Ukrainian Police Shutter Allegedly Illegal Crypto ExchangesAuthorities Say Exchanges Allegedly Facilitate Money Laundering
Ukrainian police this week shuttered a series of allegedly illegal cryptocurrency exchanges throughout the country that were processing about $1.1 million in virtual currency transactions each month.
This network of cryptocurrency exchanges allegedly began operating earlier this year and about 1,000 clients used their services each month. Of the $1.1 million in virtual currencies that the exchanges processed each month, the operators took a 5% to 10% commission on each transaction, according to the Security Service of Ukraine, which is the country's main law enforcement agency.
The exchanges are suspected of helping to facilitate money laundering services for various individuals. Security Service officials say that customers of these exchanges received funds from digital wallets from other exchanges, such as Yandex.Money, Qiwi and Webmoney, which are based in Russia and are banned in Ukraine.
"The clandestine cryptocurrency exchanges were in demand because they provided anonymity of transactions and possibility of money laundering," according to Ukrainian authorities.
The Security Service did not announce any arrests associated with the shuttering of the exchanges, but officials note the investigation is ongoing. A police spokesperson could not be immediately reached for additional comment.
The Trouble With Crypto
Besides closing these exchanges, the Ukrainian authorities seized equipment and gear from some of them, including:
- Computers and servers that allegedly contained data about some of the exchanges;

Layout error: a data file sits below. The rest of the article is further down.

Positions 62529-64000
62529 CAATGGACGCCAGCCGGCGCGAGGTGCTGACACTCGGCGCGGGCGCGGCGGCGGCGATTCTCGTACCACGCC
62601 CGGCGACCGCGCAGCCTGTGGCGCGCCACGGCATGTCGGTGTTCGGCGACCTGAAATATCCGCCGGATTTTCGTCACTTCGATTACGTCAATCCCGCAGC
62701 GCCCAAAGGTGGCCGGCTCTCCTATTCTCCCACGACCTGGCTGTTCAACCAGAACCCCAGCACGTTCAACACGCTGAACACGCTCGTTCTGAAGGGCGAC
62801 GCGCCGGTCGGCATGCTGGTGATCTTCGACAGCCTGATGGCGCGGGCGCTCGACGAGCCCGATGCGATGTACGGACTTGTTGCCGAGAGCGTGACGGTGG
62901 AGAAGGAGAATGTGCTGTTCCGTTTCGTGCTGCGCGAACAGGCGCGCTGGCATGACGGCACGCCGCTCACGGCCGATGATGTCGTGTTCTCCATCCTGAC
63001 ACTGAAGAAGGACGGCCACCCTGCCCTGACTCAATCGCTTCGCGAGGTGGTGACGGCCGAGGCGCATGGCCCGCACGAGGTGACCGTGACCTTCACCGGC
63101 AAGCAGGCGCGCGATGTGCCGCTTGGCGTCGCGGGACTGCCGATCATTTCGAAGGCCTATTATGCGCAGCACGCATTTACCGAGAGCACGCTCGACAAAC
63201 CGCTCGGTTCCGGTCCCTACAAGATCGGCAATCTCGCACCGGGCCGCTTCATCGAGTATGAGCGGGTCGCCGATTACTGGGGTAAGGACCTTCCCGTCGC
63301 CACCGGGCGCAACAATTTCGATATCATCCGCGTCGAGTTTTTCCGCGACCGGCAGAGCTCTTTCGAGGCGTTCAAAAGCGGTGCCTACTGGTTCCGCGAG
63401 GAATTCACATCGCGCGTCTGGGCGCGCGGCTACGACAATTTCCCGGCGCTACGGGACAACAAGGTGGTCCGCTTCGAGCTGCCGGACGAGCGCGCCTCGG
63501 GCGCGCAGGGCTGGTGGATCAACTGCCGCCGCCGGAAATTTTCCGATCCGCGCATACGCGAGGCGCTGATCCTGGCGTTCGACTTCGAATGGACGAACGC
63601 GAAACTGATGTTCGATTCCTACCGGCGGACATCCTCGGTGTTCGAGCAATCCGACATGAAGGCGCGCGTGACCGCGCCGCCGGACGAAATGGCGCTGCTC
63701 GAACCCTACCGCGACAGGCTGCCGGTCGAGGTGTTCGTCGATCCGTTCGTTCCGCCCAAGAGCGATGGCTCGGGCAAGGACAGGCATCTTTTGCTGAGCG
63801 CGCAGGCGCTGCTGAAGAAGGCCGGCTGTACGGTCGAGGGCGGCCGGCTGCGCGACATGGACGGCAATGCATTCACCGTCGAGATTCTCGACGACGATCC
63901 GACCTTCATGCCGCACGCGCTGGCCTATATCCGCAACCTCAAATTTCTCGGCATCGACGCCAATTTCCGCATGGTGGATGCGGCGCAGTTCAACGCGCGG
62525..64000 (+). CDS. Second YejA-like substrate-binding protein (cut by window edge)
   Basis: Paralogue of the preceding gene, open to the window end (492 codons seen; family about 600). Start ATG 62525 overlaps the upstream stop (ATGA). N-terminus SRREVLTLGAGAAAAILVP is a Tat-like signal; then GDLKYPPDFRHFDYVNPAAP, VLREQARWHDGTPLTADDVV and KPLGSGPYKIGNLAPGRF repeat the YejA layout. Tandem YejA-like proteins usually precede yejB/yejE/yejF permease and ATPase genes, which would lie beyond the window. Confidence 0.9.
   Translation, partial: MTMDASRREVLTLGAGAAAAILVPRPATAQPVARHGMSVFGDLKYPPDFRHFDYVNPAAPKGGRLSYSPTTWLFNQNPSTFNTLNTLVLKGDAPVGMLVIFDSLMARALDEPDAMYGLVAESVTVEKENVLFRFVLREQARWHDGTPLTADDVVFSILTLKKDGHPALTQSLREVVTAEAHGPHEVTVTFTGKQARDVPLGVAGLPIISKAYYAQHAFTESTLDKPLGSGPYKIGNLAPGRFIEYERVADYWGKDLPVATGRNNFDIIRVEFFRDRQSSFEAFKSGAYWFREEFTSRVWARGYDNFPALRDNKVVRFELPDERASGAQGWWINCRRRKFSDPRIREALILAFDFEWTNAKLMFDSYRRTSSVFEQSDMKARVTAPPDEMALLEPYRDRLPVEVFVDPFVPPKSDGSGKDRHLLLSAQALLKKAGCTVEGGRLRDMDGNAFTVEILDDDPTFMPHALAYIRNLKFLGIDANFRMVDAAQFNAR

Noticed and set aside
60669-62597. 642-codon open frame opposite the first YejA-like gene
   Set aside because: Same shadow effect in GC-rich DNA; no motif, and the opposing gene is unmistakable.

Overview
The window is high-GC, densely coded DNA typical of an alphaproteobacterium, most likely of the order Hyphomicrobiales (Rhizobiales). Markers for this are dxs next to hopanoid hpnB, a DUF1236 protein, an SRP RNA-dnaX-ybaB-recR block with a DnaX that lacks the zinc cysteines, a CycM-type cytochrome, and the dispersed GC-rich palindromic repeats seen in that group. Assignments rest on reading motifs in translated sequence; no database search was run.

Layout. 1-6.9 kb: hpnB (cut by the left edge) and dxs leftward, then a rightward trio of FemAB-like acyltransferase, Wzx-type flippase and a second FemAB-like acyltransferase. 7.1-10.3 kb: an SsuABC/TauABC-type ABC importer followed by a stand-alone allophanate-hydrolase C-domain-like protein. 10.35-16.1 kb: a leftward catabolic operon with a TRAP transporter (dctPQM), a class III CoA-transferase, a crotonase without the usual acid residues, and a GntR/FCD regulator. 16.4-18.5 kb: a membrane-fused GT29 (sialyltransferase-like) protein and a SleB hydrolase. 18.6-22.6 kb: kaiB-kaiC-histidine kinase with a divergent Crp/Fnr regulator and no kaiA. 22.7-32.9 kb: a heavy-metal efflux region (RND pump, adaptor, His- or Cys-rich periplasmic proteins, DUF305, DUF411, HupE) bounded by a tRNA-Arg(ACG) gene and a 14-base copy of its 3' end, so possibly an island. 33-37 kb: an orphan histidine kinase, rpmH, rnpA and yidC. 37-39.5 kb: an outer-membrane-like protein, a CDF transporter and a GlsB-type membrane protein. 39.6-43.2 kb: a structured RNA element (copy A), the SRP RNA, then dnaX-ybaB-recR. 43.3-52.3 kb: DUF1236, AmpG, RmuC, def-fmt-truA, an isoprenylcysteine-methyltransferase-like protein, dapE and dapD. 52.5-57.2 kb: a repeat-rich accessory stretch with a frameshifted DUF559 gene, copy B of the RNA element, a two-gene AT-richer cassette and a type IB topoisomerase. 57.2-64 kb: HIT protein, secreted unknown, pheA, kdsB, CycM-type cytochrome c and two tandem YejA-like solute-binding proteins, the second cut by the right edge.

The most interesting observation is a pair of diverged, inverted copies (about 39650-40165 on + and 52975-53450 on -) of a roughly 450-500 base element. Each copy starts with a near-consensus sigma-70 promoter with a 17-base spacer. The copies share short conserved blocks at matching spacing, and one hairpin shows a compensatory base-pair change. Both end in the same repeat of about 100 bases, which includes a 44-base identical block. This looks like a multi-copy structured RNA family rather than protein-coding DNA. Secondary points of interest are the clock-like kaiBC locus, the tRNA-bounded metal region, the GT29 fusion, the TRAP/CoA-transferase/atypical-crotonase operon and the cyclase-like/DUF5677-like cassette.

- Mobile devices with VPN software installed;
- Seals and incorporation documents of dummy companies that are registered in Ukraine and allegedly used for money laundering activities;
- About $37,000 in cash, in U.S. dollars and other foreign currencies.
Earlier this year, the Ukrainian Security Service targeted three other cryptocurrency exchanges in the country's Kyiv region that were also allegedly involved in money laundering schemes, officials say.
Roger Grimes, a data-driven defense evangelist at security firm KnowBe4, notes that many of these exchanges appear to be actively advertising their alleged abilities to launder virtual currencies.
"It seems as if the community is promoting its use in illegal activities, sort of the way bitcoin was energized by the early dark web trading sites, like Silk Road," Grimes says. "The cryptocurrency users think they are keeping their transactions from the government to avoid paying excessive fees, privacy or legal reasons. They are going to learn that the government will get their money one way or another, even if it means destroying those cryptocurrencies."
The issue with cryptocurrency exchanges expands beyond money laundering. Earlier this week, a hacker breached the blockchain-based Poly Network platform to steal more than $600 million in cryptocurrency, although by Friday it appears that the attacker had returned about $340 million of virtual currency that was taken (see: Poly Network Says $600 Million in Cryptocurrency Stolen).
Grimes notes that while cryptocurrencies offer some level of anonymity, these virtual currencies can be traced.
"One of the ironic things about cryptocurrencies that have a blockchain back end is that while the users may be anonymous, their digital identities and their transactions are locked in forever," Grimes says. "As long as someone can link a user to a particular identity, they can then prove exactly what transactions came and went out of your cryptocurrency wallets."
In addition to cryptocurrency exchanges that allegedly deal in money laundering, Ukrainian police have recently cracked down on other types of cybercrime. In the days leading up to a meeting between U.S. President Joe Biden and Russian President Vladimir Putin, the country's law enforcement authorities arrested six suspected members of the Clop ransomware operation (see: Ukraine Arrests 6 Clop Ransomware Operation Suspects).
That law enforcement operation also involved Interpol and law enforcement agencies in South Korea and the U.S., officials said.